Bank of America Loan Forgiveness Could Shrink Mortgages for Thousands
Austin, TX – U.S. Housing News — Bank of America has announced a loan forgiveness program that could shrink the mortgages of 45,000 homeowners.
The goal of the program is to motivate struggling homeowners to stay in their homes, avoiding the foreclosure process entirely. By forgiving a portion of the principal amount owed, the Bank of America program would also make it financially easier for homeowners to stay afloat.
How Principal Forgiveness Works
Up until now, most of the loan modification programs used by banks have focused on the interest rate and term of the loan. But the banks were reluctant to reduce the actual amount borrowed (the principal). That is what this new program is designed to do — it forgives part of the loan principal to help struggling homeowners avoid foreclosure. Bank of America said that it is willing to forgive up to 30% of the principal for qualifying borrowers.
In a press release issued on Wednesday, BOA president Barbara Desoer cited the lack of motivation among homeowners with underwater mortgage loans. She said the company “has found that many homeowners who owe considerably more on their mortgages than their homes are worth [i.e., underwater] are reluctant to accept a solution … without an accompanying reduction in the balance due on the loan.”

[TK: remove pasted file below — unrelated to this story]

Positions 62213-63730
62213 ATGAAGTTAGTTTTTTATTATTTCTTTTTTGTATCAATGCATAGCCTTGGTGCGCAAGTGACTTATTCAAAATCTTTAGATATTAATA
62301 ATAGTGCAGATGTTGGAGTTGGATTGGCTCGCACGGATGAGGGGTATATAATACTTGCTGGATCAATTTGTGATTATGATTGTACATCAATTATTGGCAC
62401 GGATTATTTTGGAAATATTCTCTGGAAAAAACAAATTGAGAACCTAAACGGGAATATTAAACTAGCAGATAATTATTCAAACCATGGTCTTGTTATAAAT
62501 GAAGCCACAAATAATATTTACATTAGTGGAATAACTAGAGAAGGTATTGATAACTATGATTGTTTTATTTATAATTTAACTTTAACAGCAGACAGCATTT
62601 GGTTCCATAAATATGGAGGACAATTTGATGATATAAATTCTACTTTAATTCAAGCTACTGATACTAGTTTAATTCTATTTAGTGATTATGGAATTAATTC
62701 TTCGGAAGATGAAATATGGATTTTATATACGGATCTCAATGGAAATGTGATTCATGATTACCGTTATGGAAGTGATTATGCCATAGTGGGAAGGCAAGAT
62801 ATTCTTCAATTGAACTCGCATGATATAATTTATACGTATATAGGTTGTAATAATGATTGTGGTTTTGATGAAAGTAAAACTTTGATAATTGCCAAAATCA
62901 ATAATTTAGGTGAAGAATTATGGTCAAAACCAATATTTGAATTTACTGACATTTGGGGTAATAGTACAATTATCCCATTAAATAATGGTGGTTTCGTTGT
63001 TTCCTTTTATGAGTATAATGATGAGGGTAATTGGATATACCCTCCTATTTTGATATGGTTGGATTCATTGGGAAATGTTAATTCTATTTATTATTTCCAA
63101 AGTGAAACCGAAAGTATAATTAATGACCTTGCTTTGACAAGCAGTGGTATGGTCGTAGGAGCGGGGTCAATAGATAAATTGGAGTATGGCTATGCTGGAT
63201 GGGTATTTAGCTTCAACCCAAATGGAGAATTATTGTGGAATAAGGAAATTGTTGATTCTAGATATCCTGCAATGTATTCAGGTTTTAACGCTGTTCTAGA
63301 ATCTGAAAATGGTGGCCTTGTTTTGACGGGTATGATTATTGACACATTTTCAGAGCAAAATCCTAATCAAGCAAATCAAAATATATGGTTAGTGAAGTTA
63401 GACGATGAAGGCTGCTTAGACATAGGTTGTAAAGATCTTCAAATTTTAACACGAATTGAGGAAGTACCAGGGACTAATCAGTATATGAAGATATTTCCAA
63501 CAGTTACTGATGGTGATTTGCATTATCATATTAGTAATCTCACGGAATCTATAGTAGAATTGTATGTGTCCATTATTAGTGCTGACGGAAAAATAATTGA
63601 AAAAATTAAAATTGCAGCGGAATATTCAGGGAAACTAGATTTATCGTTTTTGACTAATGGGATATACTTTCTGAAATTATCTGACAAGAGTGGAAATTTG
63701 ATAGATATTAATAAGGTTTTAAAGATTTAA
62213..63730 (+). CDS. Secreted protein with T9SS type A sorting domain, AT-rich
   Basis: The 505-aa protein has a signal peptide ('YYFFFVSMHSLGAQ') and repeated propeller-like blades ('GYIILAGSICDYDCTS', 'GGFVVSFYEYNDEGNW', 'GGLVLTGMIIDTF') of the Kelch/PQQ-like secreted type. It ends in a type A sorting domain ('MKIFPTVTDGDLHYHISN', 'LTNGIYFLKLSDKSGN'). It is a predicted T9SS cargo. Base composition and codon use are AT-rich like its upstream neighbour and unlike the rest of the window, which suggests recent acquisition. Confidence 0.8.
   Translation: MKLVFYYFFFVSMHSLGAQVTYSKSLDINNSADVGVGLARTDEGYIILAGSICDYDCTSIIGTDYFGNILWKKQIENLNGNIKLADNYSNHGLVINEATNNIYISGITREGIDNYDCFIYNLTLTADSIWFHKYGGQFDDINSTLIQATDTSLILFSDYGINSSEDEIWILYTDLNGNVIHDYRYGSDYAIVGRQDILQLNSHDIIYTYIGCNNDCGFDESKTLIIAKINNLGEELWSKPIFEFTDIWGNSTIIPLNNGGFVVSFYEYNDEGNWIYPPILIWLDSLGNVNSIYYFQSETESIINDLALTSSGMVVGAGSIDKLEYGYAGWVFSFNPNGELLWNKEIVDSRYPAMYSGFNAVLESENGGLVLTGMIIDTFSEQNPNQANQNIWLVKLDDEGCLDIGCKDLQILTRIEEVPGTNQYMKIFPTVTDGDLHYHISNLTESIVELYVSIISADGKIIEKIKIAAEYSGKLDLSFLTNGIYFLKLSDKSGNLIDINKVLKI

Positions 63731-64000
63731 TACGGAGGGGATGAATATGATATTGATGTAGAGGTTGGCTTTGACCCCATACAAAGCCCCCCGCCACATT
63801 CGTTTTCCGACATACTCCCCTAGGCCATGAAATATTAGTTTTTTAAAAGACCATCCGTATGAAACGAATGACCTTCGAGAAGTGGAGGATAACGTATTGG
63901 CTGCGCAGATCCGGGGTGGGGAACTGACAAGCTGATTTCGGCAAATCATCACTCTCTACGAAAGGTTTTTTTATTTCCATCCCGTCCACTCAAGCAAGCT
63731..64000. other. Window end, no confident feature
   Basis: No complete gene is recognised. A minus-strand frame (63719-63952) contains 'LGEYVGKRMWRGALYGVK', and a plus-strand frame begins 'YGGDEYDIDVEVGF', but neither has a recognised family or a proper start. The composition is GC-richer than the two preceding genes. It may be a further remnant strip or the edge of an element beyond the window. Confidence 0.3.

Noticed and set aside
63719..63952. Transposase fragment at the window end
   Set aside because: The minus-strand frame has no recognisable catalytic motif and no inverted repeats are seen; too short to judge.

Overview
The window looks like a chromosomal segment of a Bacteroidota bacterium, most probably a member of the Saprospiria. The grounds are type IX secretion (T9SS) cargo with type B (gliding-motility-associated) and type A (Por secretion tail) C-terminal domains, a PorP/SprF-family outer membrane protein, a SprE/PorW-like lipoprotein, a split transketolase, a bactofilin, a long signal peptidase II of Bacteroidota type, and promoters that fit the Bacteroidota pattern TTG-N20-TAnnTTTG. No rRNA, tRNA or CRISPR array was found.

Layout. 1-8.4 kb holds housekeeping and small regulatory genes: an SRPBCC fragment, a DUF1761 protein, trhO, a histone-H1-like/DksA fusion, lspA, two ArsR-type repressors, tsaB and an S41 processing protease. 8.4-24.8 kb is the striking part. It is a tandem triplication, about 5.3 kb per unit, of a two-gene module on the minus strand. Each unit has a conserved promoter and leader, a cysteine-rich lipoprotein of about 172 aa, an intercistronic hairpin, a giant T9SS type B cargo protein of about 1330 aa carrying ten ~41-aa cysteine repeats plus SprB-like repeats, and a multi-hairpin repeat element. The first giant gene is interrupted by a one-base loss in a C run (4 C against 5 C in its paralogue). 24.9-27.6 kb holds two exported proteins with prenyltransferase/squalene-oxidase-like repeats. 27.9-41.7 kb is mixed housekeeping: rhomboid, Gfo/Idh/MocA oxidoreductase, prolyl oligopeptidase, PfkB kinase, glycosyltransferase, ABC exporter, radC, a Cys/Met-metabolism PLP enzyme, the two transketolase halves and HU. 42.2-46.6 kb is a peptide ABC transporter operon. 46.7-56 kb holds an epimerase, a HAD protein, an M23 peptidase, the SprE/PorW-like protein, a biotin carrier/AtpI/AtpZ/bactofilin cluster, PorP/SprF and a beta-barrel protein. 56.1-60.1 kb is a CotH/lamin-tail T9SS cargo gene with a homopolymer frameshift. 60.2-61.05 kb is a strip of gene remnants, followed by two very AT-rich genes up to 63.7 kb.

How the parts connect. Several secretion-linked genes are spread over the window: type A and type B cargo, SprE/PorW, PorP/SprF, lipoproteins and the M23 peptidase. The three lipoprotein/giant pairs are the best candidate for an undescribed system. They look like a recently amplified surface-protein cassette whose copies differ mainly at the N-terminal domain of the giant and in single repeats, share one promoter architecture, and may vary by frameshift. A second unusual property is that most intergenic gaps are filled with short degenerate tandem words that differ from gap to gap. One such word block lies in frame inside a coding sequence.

Desoer’s comments allude to the fact that many underwater homeowners choose to walk away from their mortgages, choosing foreclosure as their only palatable option. The loan forgiveness program gives these people some added incentive to stay in the home, and to keep making payments. Thus, it’s a favorable option for bank and borrower alike.
Who is Eligible for the Program?
According to information released by BOA, the loan forgiveness program focuses on people who used subprime mortgages and option ARMs through Countrywide Home Loans. If you recall, Bank of America acquired Countrywide back in 2008. BOA estimates that they may be reducing principal for up to 45,000 customers who meet these criteria, and that it could eventually forgive more than $3 billion worth of debt.
Additionally, the mortgage must be at least 60 days delinquent with a loan-to-value (LTV) ratio of 120 percent or higher. In other words, the amount owed on the loan must be at least 120 percent of the home’s current value. So it would seem that a property appraisal would be required, in order to determine the home’s current value (though there is no mention of this in the Bank of America news release).
We suspect that other lenders are watching this program closely, and that they may offer a similar option for their customers in the future. But as of right now, only Bank of America has a loan forgiveness program that deals with the principal amount owed.